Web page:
For the end user, it means that Web applications such as online banking, which now rely heavily on technologies like Flash and AJAX, provide better customer service by building-in higher levels of interactivity between the user and the data within a browser session and by encouraging more efficient communication between the browser and the host. Whereas before, every user request meant a round-trip to the server, now far more data is sent at once to the browser, often in the form of an object with which the browser can interact. The user then manipulates the data multiple times – transferring funds between accounts, paying a bill, and updating an address, for example – and upon logging out, transactions are sent to the server all at once for processing. Because technologies like Flash and AJAX provide for easier inclusion of rich media in the user interface, the combined effect of these Web 2.0 technologies is reduced development time for programmers, a more satisfying user experience for consumers, server processing efficiency for the host, and bandwidth savings for everyone. Another significant advantage of Web 2.0 technologies for WCM is the tendency to be so highly based on well-defined standards that functional components of Web applications are often interchangeable. When built on Web 2.0 technologies, the “address update” function in the Web banking example above would likely be usable by the bank’s credit card Web application as well. This component swapability is the underlying principle behind enterprise mash-ups, a developer-oriented topic for an upcoming blog entry.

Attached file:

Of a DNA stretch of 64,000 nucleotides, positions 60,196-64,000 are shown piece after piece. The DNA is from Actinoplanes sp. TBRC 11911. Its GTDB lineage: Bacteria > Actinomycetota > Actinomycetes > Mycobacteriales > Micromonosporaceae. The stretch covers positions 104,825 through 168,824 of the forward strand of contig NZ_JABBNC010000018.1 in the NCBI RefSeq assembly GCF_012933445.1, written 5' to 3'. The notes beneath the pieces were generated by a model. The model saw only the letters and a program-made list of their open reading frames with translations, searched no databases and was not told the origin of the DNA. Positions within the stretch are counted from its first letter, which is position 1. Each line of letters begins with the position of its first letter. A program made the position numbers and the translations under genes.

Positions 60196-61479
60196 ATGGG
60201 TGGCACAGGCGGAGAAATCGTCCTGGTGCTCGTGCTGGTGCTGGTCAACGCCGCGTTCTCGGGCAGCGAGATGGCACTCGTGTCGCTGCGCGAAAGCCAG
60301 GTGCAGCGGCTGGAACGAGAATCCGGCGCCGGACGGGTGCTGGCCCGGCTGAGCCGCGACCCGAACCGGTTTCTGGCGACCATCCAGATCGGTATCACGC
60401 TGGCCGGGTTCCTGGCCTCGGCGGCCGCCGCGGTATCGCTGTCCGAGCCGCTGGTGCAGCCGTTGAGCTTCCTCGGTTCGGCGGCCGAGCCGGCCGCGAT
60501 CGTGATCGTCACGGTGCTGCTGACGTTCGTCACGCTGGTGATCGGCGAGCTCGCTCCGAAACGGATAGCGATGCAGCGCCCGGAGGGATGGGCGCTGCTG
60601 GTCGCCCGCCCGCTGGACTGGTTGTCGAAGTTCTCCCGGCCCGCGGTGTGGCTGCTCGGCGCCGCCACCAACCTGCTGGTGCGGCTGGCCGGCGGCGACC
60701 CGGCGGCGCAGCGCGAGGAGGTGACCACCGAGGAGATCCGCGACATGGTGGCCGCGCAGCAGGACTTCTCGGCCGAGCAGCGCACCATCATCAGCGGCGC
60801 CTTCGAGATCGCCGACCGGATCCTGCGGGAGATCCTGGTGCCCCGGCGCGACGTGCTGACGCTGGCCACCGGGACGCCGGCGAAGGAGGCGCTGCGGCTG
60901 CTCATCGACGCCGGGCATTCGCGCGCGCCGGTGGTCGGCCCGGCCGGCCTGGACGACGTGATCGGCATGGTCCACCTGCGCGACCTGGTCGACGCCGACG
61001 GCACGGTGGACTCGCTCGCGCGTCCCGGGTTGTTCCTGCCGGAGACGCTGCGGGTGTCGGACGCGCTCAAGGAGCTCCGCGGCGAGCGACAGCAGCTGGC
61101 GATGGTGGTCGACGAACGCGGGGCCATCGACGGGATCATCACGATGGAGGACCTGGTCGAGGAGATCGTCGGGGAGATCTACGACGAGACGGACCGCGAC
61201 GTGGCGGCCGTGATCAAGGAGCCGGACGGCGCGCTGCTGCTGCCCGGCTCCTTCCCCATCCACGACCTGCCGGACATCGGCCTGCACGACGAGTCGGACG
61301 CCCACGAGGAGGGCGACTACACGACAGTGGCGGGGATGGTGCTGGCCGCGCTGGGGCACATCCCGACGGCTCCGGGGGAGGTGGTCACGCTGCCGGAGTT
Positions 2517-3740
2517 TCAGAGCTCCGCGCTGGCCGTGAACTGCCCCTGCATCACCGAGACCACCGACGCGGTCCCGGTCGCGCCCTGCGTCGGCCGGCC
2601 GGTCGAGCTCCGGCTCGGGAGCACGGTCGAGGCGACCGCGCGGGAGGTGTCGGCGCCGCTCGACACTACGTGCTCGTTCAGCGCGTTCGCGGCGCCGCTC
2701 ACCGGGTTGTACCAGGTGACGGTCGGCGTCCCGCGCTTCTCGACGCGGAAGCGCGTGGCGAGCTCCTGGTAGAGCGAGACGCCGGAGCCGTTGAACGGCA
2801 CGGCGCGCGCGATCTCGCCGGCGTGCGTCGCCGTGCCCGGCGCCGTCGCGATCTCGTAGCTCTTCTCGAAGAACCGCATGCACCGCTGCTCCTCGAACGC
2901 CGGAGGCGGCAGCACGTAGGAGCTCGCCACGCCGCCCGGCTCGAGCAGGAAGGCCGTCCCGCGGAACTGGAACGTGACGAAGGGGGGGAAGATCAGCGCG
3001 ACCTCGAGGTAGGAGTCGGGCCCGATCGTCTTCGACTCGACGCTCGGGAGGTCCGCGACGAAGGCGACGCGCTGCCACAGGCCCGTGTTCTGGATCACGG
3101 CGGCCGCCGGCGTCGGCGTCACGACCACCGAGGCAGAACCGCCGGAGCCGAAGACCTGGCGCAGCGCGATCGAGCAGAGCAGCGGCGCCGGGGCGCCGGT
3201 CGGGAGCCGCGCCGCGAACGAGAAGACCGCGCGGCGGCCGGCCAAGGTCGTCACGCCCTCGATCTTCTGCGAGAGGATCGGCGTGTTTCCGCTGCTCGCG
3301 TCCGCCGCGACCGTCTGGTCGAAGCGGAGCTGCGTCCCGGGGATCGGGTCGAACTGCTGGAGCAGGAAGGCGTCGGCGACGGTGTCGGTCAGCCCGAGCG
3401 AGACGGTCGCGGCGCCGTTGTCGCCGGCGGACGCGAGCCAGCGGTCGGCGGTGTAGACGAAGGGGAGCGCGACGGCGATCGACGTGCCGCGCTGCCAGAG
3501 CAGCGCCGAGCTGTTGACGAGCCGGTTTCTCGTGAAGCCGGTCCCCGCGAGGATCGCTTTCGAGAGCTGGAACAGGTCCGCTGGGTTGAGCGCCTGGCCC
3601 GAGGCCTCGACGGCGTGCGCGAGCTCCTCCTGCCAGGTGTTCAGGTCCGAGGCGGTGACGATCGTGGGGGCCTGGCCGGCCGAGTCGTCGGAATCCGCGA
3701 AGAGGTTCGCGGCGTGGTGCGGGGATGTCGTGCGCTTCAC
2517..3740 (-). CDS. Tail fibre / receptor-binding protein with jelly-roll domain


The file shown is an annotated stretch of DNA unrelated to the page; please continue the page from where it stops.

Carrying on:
As consumer behavioral patterns across verticals (including retail, media and entertainment, and financial services) increasingly shift toward online channels, Web content must become increasingly monetizable. Factors which improve the monetizability of content relate primarily to rich user experiences, which require Web applications to combine behavioral analytics with the cross-platform, targeted delivery of digital media of all types (audio, video, streaming content, Flash, myriad image types), all available customer data, and content from Web services-based sources (maps, shipping information, weather reports, stock quotes, news). Not only must successful Web applications seamlessly wrap these components together behind the scenes, they must supply an interactive presentation layer that is aesthetically pleasing and easy-to-use. The primacy of the trend toward monetizable content will fuel other trends in the WCM space, among them, the heightened importance of: